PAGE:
Pangilinan raises security worries on Chinese-backed telco
MANILA, Philippines — Sen. Francis Pangilinan on Wednesday raised his concerns on the memorandum of agreement (MOA) between the Armed Forces of the Philippines and Dito Telecommunity Corp. (former Mislatel), the country’s third telco player, to allow the installation of communication towers in military camps.
Because it is a Chinese state-owned firm, there are fears that it will be compelled to be used for espionage by Beijing, whose laws are required to follow orders like access state secrets, if necessary.
“Under their Counter-Espionage Law of 2014 (CEL) and Chinese National Intelligence Law of 2017 (CNIL) the Chinese government lays down instances wherein its citizens and organizations can be mobilized in support of espionage activities as well as information and intelligence gathering,” he said at the plenary budget hearing of the Department of National Defense.
“We are also concerned about the personal information of our kababayans. Again this is information communication technology. We do hope that before an approval is made, there is serious assessment regarding putting safeguards in place to ensure that the personal information of those using this telco will be protected, that there would be no breach,” he added.
Dito is 40 percent owned by China Telecom, which is controlled by the Chinese government.
‘AFP systems prone to eavesdropping and interception’
Pangilinan was able to scrutinize the details of the MOA after he requested a copy of it at a Senate hearing in late September. DND also provided him a risk analysis report.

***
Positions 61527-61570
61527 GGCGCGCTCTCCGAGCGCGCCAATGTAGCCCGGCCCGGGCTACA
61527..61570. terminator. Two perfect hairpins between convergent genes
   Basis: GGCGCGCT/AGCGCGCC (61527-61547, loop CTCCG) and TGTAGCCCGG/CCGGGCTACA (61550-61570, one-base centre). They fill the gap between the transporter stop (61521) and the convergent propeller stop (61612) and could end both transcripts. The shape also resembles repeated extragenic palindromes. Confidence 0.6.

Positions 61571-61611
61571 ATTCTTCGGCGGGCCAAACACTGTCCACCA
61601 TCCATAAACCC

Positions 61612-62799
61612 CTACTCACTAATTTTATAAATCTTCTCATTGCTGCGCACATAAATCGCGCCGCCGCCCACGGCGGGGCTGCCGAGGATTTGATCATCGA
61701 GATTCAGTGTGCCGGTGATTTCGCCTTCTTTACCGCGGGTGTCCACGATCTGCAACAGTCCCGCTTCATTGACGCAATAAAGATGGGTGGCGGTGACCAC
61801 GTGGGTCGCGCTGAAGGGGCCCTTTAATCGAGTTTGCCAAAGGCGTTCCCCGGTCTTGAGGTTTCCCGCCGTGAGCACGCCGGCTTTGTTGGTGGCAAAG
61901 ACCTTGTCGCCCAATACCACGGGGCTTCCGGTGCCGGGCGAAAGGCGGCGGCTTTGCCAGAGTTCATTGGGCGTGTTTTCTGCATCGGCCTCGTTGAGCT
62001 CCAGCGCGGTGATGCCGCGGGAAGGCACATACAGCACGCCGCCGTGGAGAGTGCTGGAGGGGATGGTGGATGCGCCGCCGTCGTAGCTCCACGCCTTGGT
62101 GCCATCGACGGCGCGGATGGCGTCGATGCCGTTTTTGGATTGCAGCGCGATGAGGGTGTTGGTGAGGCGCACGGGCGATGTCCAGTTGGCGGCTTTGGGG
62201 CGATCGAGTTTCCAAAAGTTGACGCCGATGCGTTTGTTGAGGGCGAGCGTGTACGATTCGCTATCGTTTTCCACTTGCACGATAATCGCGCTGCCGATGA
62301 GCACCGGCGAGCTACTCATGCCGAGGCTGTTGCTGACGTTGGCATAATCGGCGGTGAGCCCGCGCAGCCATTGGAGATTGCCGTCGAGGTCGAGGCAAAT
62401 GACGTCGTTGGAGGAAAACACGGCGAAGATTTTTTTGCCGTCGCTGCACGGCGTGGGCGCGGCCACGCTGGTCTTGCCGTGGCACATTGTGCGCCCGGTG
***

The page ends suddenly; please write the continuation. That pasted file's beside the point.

In the risk analysis, he said the DND acknowledged that the AFP’s communication systems are vulnerable to spying and interception.
“The risk analysis states that the AFP fixed communication system, which links together with the military camps and bases nationwide, is susceptible to electronic eavesdropping and interception. The risk analysis further mentions that the equipment to intercept signals is readily and cheaply available. In other words, you can really intercept,” the senator said.
But the AFP also guaranteed in the report that it will adopt physical access security and network security measures to mitigate the risks, he said.
“China Telco is a state-owned company. Their law says that authorities can mobilize individuals or organizations to carry-out espionage. That being the case therefore, there is really a need to ensure that we have the highest safeguards or measures of security in place with respect to this particular memorandum of agreement,” he said.
The senator also emphasized he was not against entering into a MOA but he wants a guarantee that the country’s interests are not compromised.
“I’d like to stress that I’m not objecting on entering into a MOA. I would just like to make sure that entering into this MOA, we do have clear cut safeguards to be able to protect our national interest and national security,” he said.
For his part, Defense Secretary Delfin Lorenzana, who has the final say on whether to approve or reject the deal, said he is waiting for the inputs of lawmakers concerned before he decides on it.
He earlier said he was inclined to approve the MOA but now he appears to be thinking it over once more.
“We are not thinking twice, thrice, four times also. Hintayin ko muna ‘yung concerns nila. Kailangan ma-address ‘yung concerns nila (I will wait for their concerns. We need to address it),” he said.
Edited by KGA
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